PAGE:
Mazda Motor Corporation, DENSO Corporation and Toyota Motor Corporation signed a contract Sept. 28 to jointly develop basic structural technologies for electric vehicles. The three companies have also decided to establish a new company consisting of selected engineers from the three companies to ensure the efficient implementation of the joint technological development projects.
As countries and regions around the world adopt increasingly stringent policies to help reduce greenhouse gases, new regulations that mandate a certain proportion of electric vehicle sales are beginning to emerge. Complying with these environmental regulations, while ensuring the sustainable growth of the companies, requires the development of a wide range of powertrains and technologies. Electric vehicles (EVs) are a key technological field in this process alongside fuel cell vehicles.
With EVs yet to find widespread market acceptance, the huge investments and time required to cover all markets and vehicle segments is a pressing issue for individual automakers when responding to the widely varying demand for vehicles around the world.
Mazda, DENSO and Toyota have decided to jointly develop basic structural technologies for EVs capable of covering a wide variety of vehicle segments and types to ensure flexible and rapid response to market trends. This agreement covers a diverse range of models, from mini vehicles to passenger vehicles, SUVs, and light trucks, and aims to innovate the development process by combining the strengths of each company, including Mazda's bundled product planning and prowess in computer modeling-based development, DENSO’s electronics technologies, and the Toyota New Global Architecture (TNGA) platform.
The new company is called EV C.A. Spirit Co. Ltd. and is the result of a 10-million-yen investment from Toyota (90 percent), DENSO (5 percent) and Mazda (5 percent). The company’s website, www.ev-cas.co.jp, will go live Oct. 6. The company will be based in Nakamura, Nagoya, Japan and will engage in the following:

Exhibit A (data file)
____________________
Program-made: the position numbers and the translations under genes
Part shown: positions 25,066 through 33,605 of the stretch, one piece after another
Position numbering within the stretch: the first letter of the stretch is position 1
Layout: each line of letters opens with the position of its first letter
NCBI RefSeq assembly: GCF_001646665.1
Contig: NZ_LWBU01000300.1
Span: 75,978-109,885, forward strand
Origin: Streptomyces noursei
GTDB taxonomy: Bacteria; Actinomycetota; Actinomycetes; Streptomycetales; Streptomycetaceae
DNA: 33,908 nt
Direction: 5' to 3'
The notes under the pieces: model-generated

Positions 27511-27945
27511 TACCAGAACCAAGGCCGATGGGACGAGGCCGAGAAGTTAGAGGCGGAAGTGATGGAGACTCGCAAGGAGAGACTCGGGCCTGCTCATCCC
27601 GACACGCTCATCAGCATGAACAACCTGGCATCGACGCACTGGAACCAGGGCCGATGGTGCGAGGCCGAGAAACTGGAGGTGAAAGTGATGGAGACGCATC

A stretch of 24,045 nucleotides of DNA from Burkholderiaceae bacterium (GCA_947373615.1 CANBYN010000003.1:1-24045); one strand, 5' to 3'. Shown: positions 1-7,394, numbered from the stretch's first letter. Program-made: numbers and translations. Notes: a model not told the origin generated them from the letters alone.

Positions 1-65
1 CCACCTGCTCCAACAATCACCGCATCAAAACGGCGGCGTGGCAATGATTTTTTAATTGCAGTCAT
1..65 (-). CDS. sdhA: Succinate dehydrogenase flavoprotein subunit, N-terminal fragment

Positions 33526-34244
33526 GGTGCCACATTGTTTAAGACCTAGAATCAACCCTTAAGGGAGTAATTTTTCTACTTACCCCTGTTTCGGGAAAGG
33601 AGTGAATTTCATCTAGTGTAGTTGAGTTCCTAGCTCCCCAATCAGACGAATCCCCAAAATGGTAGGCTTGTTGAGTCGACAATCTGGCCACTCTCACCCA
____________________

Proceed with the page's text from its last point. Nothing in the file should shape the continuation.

• Research into the characteristics (common architecture*) that define optimum performance and functions of EVs from the standpoint of both individual components and the whole vehicle
• Verification of component installation and vehicle performance realized by the characteristics achieved in item 1)
• Examination of the optimum concept for each car classification with regard to each component and each type of vehicle realized by achieving items 1) and 2)
*Common architecture is the basic product design concept for realizing required product performance by distributing those requirements among structural components. Under the concept of a common architecture, the basic structure of each component can be commonized, thereby transcending differences in vehicle class and power. By organizing component characteristics, various products can be developed and produced through the same process.
Through this joint technological development project, by dedicating an equal amount of development resources, ensuring efficient development processes, and taking advantage of existing production facilities, Mazda and Toyota intend to focus their resources on fundamental vehicle values to enable the creation of appealing EVs that embody the unique identities of each brand and avoid the commoditization of EVs.
The companies also aim to create a business structure that is open to participation by other automakers and suppliers.
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